Memory: A divalent boost from magnesium
Memory loss is a long-standing source of human misery. And while there is no cure for diseases such as dementia, medications may help slow their progress. Memory-enhancing interventions, for example ingestible small molecules, could mitigate the impact of such memory decline.
The possibility that magnesium supplements could boost memory was first suggested in the mid-1980s: elderly rats fed a diet containing elevated magnesium levels fared better in memory tests than their aged controls – their performance even rivaled that of younger animals (Landfield and Morgan, 1984). Subsequent studies reported that magnesium supplementation was associated with improved short- and long-term memory in both young and aged rats, and even led to enhanced extinction of fear memory (Slutsky et al., 2010; Abumaria et al., 2011). Based on such data, modulating magnesium levels in the brain has been suggested as a way to minimize cognitive aging in humans (Billard, 2011).
Now, in eLife, Scott Waddell and colleagues at the University of Oxford and Osaka University – including Yanying Wu as first author – report new insights into the memory-enhancing mechanisms of magnesium (Wu et al., 2020). To investigate the basis of this phenomenon, Wu et al. turned to the fruit fly Drosophila melanogaster, an experimentally favorable organism with well characterized memory circuits. The researchers trained flies that had either been fed a standard diet or a diet enhanced with magnesium to associate an odor with a food reward. Although both groups performed similarly well in memory tests conducted seconds after training, flies receiving the magnesium supplements were better able to perform the memory task 24 hours later, demonstrating that elevated dietary magnesium enhanced long-term olfactory memory performance in the fly (Figure 1).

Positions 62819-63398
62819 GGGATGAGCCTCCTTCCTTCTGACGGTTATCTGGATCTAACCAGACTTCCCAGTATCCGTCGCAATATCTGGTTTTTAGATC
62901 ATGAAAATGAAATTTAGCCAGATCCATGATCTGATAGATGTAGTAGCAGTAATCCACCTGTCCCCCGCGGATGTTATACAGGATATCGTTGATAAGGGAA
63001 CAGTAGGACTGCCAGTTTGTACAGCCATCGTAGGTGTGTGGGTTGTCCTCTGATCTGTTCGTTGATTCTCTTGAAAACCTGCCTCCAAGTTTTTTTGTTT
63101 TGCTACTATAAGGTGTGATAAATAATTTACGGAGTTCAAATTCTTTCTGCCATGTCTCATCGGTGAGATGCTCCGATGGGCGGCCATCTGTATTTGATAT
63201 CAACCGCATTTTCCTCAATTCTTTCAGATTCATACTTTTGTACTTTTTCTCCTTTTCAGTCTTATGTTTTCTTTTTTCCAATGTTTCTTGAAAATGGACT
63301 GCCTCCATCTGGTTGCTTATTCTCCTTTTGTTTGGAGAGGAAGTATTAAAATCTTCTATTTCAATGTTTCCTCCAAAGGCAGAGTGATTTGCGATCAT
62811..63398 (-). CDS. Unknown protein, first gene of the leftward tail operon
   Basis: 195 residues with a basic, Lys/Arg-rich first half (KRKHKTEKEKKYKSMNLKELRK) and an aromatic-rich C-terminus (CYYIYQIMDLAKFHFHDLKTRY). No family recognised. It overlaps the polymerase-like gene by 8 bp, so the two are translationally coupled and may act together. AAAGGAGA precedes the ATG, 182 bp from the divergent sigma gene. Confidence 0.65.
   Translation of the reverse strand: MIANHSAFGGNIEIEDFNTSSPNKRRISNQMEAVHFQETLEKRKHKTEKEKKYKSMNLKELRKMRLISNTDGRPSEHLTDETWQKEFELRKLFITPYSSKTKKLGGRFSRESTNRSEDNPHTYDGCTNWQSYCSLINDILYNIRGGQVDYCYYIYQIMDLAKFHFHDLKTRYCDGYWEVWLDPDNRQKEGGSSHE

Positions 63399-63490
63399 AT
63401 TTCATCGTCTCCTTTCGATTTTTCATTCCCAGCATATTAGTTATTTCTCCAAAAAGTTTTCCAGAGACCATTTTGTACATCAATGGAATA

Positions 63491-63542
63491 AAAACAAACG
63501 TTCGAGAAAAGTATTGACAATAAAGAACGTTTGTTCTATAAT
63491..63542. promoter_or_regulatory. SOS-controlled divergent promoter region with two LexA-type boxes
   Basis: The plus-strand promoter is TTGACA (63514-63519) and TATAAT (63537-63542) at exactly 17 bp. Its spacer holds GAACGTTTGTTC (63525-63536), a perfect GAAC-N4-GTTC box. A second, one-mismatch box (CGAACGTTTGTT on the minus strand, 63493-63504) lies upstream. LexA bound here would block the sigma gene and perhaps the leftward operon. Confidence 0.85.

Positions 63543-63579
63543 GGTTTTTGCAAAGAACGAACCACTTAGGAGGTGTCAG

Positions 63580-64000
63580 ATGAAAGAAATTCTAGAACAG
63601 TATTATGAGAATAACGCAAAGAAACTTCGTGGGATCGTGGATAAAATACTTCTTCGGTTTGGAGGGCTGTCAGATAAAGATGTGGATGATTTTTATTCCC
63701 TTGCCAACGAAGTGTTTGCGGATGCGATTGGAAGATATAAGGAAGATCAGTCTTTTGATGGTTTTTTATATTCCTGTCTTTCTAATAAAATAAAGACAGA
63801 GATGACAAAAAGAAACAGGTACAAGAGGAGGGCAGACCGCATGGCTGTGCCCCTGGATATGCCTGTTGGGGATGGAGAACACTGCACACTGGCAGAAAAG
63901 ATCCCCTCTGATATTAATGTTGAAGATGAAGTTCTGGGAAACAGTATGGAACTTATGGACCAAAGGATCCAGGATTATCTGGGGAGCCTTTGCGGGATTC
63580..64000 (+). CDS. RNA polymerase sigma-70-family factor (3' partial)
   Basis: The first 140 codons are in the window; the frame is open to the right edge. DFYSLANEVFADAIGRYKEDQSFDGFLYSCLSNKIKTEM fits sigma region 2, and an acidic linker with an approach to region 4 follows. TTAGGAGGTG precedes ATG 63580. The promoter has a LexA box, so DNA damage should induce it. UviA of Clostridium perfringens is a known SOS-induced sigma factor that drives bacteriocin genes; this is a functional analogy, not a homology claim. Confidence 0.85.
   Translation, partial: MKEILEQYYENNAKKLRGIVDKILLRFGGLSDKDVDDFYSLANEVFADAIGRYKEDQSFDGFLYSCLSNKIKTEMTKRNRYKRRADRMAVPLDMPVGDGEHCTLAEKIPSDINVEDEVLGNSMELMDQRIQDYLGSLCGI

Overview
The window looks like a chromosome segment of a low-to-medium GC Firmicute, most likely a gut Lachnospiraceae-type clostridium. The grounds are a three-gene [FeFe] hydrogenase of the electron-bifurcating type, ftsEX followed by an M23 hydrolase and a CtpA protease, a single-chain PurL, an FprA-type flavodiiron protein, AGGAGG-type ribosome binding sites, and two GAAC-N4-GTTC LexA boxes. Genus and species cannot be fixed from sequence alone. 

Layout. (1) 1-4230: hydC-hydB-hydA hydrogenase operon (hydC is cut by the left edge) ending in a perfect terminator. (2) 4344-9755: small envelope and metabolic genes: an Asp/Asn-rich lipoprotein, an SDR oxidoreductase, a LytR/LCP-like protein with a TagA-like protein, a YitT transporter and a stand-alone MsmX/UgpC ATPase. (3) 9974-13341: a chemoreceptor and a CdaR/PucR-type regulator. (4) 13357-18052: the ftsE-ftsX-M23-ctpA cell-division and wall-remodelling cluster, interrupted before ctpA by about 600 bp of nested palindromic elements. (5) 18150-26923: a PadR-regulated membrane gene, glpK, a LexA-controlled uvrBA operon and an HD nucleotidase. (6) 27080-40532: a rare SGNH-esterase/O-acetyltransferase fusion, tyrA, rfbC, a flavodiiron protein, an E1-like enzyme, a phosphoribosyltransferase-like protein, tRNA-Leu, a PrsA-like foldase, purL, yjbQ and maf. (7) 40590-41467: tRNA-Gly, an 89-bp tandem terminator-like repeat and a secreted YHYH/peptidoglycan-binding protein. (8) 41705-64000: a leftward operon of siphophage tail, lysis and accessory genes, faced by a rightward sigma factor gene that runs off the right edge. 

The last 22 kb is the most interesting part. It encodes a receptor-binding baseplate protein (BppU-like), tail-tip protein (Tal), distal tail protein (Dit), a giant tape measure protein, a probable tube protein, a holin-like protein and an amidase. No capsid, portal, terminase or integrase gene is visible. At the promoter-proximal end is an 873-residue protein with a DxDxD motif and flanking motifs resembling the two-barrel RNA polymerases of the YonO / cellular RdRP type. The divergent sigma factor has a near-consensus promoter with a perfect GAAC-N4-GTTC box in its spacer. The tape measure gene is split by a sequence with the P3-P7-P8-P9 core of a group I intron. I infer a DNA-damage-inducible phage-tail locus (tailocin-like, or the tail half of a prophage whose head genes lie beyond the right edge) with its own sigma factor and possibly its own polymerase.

At the molecular level, Wu et al. found that memory performance in the flies depended on a protein called UEX, which regulates how magnesium moves in and out of cells. Mutant flies that lacked this protein, which is a relative of two regulators of magnesium homeostasis in mammals, showed memory impairments (Arjona and de Baaij, 2018; Funato et al., 2018).
The UEX protein was robustly expressed in the mushroom bodies, a region of the insect brain critical for the formation and retrieval of olfactory memory, in particular in a group of neurons called the Kenyon cells. The importance of UEX for long-term olfactory memory, combined with its sequence similarity to mammalian magnesium regulators, suggests that it may contribute to the effects of dietary magnesium on memory. Indeed, in addition to reducing long-term memory, deleting UEX also abrogated the memory-enhancing effects of magnesium supplements. Selective re-expression of UEX in a specific subset of Kenyon cells largely restored these effects, suggesting the memory-boosting role of dietary magnesium involves these neurons.